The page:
November 23, 2006

Is Guiliani a man of the right?

Reading the National Review or Townhall should be a requirement for anyone seeking to understand the mentality of the Republican base. Just as reading Daily Kos is for understanding the Democrat base. Such blogs often form a thermometer for what is going on within the US parties which is useful for an outsider like myself who isn't from the US.

Hence the interest of this post by Rich Lowry about Rudy Guiliani's chances for the Presidency. Lowry argues that Guiliani isn't competing with McCain for the centrist Republicans but competing with Mitt Romney for the right- the rightwing voters he feels are neglecting Guiliani's social values for his leadership on 9/11 and his credentials as a 'tough guy' of Republicanism. Its an interesting analysis- it does make sense. One wonders whether the appeal to the right of the party though from Guiliani will survive the primaries when his positions on abortion et al are likely to be exposed- US politics ressembles much more of a marathon than a sprint for the Presidency and I wonder whether Guiliani might have got a good start from people who've seen him as a hero on TV, whereas once they know his other views, they'll back off. The same could equally go for his good numbers with the Democrats. However to be honest, all predictions this early are curious to say the least- who would have guessed in 1990 that George Bush snr would lose the White House to Bill Clinton!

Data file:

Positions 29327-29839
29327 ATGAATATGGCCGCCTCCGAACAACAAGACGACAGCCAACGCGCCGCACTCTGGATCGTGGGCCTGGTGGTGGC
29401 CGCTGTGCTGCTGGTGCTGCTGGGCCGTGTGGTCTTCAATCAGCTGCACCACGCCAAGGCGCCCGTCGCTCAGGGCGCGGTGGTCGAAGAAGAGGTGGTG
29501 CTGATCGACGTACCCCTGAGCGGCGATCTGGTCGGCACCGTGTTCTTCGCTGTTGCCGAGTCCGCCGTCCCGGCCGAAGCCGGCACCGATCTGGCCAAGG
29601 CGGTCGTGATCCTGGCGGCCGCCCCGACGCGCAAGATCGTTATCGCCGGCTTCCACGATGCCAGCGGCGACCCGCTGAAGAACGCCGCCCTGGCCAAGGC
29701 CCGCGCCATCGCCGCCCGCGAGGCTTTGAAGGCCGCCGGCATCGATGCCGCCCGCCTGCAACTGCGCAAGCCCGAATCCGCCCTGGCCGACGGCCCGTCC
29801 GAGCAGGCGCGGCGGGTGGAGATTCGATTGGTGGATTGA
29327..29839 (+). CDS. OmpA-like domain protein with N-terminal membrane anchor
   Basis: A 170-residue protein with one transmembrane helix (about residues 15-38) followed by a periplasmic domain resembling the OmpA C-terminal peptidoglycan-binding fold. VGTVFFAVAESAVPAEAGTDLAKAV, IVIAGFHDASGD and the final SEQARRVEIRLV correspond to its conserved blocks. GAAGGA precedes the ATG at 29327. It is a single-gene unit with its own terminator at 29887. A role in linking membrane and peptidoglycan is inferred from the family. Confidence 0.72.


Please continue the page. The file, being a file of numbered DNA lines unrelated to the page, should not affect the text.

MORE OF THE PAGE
NOTE In the comments a commenter has critiqued the idea that Townhall represents the base and that I should have termed what these guys the activists- there is some truth especially in the second of those observations and if I've made an error in the first I apologise to everyone, sorry early in the morning and lacking tea there may be errors.

2 comments:

Ahistoricality said...

Most of the Republicans I know would be horrified to learn that TownHall was considered "the base"; if Kos indeed represents the base of the Democratic party, then National Review might be a good parallel. Both, though, represent the activist core, not the voting loyalists. It's all strategy and tactics.... some of us, on both sides, prefer policy and discourse.

Gracchi said...

Fair enough and apologies- ok they are segments of support I think rather than the base- Hewitt and his like to represent some people and the activists.

I agree with you about policy that's like the UK where Labour and conservative Home are all tactics and name calling but other places focus on the policy- but waht I'm intrigued by often is the mindset- the prejudices that people work out of- rather than the nuanced thinkers- sorry to have got that wrong though- I often make mistakes early in the morning as people who read this blog often know- I think its to do with too few cups of tea (I am afterall British!) but thanks for the correction and the point about activism.